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Nessie's Loch Ness Times

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Established December 3rd, 1996
         Saturday 24th February 2001
Issue No 220

Flannan Isle Mystery Anniversary Passes

The mystery of what happened to three lighthousekeepers on Flannan Isle was commemorated recently, 100 years after sudden disaster hit the mist shrouded island.

Descendants of one of the missing men observed a minute's silence at Breasclete on the west of Lewis as did officials of the Northern Lighthouse Board, the Edinburgh based government body which still maintains the lights around Scotland's coast. One of the men who so mysteriously disappeared was Donald Macarthur, whom was from Breasclete, then a bustling fishing port. The others were head keeper James Ducat and Thomas Marshall. Now 100 years on, the mystery remains and no definite proof has emerged to show what sudden calamity happened, causing them to run out from a set meal and leave a single upturned chair. It was in December 1900 that a passing ship, the SS Archer, reported that the Flannan lighthouse, designed and built just a year before by David Stevenson, was unlit. The keepers were doing 14 day stints tending the Flannan light, on the main one of seven small isles which are 19 miles west of Gallan Head on Lewis, but bad weather had delayed their relief. When the weather finally broke and a party on board the lighthouse support ship SS Hesperus went to investigate from Breasclete on Boxing Day, they found the island deserted. No flag was flying. No one was to be seen to welcome them. The jetty showed signs of having been battered and rails were twisted. No one responded to their whistle. Inside, a meal was set on the table. One report said a starving canary was found. The log kept by the men showed there had been a storm on December 14, but it was recorded that it had abated by the following day. December 15 was the final entry. Since then, historians and storytellers have puzzled over these clues, and the theories they have come up with include a pirate raid, a sea monster and ghosts. According to the legend that has grown up around the true facts, three black shags or cormorants are said to have dived off the rocks as the Hesperus arrived at the jetty. Ghosts stories abound. Even superstar Phil Collins and his colleagues in the band Genesis penned their own album track with their particular slant on this most puzzling and chilling of modern maritime mysteries. Alasdair Macaulay, a reporter with BBC Radio nan Gaidheal in Stornoway, who also hails from Breasclete, has been researching the soundness of the various theories that have surrounded the mystery. He said: "I have heard about a woman at Crowlista in Uig who had been hanging out her washing on that day, December 15. She was said to have told of having seen a massive wall of water coming in from the west. "She apparently ran back to the house as this large wave hit the shore. "When she came back outside afterwards, she said that her washing and washing line had been swept away." Mr Macaulay believes that her account fits in entirely with his own theory that it was a surprise tidal wave which swept the three men away. He has also found, in addition to accounts of the anecdotal evidence of the Crowlista woman, a report in the BBC archives of islanders on St Kilda having spotted a body floating in the sea clad in oilskins of the distinctive blue colour of the lighthouse service. "The sea was too rough for them to recover it but this was apparently seen some days after the men went missing." Two of the men's three oilskins were found to be missing. In Breasclete School, villagers and community leaders gathered in a packed ticket only event to remember the three men who were lost. Stornoway Young Musicians were there with their own special adaptation to music by local music teacher Richard Hill of Wilfred Wilson Gibson's poem of Flannan Isle, a haunting if not entirely faithful account of what the relief crew found on that winter's day 100 years ago. The staff and officials of the Northern Lighthouse Board observed a minute's silence for the three lost men. The board also had an In Memoriam notice inserted in some newspapers recording the loss of their three named former lighthousekeepers.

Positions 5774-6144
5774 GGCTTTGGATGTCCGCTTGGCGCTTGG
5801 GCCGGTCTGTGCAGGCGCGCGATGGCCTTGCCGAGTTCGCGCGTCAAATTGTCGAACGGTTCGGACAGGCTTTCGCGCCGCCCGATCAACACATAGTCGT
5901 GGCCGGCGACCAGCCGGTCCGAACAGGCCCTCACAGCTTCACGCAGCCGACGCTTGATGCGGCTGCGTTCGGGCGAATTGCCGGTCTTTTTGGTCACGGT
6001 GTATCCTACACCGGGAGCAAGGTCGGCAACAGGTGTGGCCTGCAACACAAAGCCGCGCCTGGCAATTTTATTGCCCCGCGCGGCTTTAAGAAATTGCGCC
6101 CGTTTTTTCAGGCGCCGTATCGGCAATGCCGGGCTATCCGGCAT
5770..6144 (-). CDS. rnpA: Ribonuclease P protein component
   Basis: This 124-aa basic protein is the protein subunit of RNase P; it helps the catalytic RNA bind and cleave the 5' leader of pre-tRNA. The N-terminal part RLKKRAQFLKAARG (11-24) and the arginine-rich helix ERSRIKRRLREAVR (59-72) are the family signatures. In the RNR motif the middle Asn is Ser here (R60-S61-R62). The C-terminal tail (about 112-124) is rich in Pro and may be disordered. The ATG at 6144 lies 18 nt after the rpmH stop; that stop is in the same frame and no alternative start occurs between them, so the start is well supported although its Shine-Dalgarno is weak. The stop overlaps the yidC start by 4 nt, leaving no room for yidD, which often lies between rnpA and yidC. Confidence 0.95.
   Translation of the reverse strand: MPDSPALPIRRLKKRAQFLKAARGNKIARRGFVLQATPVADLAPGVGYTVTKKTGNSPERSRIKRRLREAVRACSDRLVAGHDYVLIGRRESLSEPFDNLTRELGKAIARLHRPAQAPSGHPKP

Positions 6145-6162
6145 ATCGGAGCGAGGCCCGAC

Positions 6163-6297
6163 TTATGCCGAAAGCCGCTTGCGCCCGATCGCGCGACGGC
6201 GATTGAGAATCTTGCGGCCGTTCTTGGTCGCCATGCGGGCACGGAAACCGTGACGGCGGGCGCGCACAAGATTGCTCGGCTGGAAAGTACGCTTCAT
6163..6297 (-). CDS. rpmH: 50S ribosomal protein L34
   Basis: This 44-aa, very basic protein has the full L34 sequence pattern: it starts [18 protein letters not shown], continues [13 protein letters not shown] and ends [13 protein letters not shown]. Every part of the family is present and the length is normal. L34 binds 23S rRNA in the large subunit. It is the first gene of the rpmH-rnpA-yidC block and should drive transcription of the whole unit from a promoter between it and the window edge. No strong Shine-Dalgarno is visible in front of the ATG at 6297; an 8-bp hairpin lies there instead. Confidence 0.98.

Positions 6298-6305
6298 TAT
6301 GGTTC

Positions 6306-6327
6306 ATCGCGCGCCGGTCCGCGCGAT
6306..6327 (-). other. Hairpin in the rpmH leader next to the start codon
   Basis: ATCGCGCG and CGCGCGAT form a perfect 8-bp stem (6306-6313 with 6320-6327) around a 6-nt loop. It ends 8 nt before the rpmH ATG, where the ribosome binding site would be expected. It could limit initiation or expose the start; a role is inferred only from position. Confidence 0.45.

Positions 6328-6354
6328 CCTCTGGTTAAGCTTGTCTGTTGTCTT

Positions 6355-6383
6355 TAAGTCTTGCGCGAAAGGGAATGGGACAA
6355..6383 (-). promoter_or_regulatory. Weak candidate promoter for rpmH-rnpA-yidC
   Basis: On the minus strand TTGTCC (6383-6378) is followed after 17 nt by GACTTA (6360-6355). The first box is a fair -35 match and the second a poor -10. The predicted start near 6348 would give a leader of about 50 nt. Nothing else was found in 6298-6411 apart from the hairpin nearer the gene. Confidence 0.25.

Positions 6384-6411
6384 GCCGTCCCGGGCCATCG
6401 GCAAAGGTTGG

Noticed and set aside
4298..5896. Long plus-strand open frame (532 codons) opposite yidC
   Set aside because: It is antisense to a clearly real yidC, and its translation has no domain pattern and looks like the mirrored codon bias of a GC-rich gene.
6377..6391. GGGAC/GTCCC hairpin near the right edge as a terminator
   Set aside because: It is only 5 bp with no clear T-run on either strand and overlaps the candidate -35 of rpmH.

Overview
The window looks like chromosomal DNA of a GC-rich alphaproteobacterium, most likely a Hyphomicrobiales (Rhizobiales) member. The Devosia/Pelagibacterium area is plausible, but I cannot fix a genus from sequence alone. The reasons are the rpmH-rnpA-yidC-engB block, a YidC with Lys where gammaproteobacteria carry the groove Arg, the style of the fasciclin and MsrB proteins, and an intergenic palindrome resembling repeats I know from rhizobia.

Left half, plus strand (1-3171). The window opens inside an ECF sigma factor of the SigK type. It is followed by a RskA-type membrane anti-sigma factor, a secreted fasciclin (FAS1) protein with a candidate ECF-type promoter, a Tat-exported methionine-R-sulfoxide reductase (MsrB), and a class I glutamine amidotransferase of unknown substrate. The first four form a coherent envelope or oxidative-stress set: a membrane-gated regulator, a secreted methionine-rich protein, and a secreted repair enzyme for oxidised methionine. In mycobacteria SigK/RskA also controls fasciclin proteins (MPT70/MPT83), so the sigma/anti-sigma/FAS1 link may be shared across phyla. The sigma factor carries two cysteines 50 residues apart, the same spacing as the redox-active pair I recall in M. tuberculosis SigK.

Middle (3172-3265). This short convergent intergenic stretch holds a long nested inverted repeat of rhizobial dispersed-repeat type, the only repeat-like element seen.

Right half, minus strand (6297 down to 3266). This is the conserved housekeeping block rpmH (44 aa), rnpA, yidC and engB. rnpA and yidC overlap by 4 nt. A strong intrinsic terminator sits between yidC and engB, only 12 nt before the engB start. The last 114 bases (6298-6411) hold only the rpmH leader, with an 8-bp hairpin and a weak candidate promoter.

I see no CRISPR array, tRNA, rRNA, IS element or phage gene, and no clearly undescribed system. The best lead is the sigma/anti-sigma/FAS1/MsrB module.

Great Wall Challenge

Adventurers from the Highland Capital are being called upon to take part in a fundraising challenge to fly a Scottish flag from the Great Wall of Chins. The Scottish Autism Society has launched the Bravehearts to Beijing appeal to find 100 Scots willing to take a St Andrews Flag from Scotland to Chins and carry it 100km along the Great Wall. The sponsored trip takes place in September and each participant must raise 2500. The charity hopes the event will raise over 80,000 for the community support team which helps families affected by autism all over Scotland. Event organiser Gillian Leslie said: "The Great Wall is one of the most incredible constructions on earth. This gives people a chance to experience it while raising funds for a worthwhile cause at the same time. "We want to see 100 Scottish flags flying proudly from the very top of the Great Wall - so we are encouraging the people of Inverness to join us.